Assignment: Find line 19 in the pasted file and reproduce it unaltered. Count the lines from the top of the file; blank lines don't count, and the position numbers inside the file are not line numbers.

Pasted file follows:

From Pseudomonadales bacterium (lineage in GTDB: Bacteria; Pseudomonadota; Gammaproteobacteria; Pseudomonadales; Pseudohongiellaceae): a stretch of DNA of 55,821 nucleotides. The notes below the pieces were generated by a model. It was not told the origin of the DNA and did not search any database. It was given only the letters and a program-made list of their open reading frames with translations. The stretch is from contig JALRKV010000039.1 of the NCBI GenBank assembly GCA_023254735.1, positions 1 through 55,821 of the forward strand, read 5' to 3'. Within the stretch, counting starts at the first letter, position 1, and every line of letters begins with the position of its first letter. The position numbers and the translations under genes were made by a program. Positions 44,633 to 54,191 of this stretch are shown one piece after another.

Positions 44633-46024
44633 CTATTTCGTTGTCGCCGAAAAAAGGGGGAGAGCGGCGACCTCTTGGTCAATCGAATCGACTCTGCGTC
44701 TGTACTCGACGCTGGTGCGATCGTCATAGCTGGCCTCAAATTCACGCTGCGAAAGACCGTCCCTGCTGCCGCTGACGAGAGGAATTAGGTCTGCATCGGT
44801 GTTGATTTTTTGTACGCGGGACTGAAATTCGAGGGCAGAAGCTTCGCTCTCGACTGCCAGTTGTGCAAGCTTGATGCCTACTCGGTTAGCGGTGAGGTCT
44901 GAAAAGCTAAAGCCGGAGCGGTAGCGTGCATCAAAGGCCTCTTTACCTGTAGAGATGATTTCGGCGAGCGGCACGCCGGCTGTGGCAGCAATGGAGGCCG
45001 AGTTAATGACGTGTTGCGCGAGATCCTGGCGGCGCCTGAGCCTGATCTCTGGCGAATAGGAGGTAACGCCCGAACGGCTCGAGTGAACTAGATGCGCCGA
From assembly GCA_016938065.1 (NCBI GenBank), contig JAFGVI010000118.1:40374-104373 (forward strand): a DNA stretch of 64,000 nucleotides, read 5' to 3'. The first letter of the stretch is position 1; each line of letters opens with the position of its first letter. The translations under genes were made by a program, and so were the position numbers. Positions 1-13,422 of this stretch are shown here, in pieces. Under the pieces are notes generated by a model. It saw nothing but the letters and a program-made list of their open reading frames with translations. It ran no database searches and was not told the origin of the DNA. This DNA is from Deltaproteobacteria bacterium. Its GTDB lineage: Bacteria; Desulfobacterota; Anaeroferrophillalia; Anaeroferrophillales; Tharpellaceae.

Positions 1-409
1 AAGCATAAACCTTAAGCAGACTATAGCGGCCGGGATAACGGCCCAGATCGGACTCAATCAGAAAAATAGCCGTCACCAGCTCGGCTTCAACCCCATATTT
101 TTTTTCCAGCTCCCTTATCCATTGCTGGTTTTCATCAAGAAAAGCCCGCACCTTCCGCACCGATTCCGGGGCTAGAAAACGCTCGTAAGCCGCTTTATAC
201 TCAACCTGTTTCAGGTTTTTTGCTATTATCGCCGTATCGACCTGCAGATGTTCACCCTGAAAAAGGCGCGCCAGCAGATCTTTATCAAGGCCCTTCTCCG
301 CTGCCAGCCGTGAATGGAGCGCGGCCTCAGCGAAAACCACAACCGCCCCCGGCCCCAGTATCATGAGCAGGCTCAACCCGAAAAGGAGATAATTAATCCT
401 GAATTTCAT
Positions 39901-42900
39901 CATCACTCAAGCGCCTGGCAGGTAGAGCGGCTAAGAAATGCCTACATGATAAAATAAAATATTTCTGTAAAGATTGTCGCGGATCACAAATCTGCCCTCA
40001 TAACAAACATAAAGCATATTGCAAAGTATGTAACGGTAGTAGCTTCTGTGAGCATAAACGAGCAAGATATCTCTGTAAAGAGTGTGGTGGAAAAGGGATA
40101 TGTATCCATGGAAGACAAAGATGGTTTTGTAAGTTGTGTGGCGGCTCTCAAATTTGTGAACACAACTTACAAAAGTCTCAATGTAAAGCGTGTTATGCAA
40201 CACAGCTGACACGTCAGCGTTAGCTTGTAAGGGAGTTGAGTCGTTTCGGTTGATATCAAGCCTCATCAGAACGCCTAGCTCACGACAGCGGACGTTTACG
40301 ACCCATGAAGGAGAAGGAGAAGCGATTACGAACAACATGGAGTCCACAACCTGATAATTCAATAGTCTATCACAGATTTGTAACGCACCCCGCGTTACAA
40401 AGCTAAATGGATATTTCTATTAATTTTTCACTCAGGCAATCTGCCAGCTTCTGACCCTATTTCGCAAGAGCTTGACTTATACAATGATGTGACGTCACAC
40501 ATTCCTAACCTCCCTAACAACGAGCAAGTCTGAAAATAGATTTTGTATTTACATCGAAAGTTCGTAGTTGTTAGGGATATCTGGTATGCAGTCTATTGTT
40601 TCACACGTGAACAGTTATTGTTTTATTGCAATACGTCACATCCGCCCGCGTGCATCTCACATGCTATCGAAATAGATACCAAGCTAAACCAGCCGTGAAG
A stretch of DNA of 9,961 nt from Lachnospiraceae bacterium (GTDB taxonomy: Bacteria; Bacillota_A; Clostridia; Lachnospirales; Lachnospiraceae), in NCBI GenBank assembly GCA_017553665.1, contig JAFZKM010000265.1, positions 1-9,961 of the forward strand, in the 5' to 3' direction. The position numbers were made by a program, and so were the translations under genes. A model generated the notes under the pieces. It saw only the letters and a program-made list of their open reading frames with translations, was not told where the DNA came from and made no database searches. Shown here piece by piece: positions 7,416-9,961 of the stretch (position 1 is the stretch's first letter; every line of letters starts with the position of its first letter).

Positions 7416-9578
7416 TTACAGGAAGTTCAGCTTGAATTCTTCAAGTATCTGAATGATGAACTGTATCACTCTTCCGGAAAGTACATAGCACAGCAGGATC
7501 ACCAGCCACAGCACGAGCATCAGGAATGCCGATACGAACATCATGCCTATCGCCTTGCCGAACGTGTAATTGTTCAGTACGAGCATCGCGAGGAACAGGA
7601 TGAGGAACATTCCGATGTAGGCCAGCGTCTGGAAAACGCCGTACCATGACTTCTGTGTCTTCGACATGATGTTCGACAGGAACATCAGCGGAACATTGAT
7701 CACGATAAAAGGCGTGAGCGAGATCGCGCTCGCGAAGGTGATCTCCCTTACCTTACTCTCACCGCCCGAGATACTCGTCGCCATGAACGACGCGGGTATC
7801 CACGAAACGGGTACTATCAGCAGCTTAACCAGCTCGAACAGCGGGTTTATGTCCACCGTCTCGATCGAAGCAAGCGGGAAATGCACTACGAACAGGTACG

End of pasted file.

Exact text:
40201 CACAGCTGACACGTCAGCGTTAGCTTGTAAGGGAGTTGAGTCGTTTCGGTTGATATCAAGCCTCATCAGAACGCCTAGCTCACGACAGCGGACGTTTACG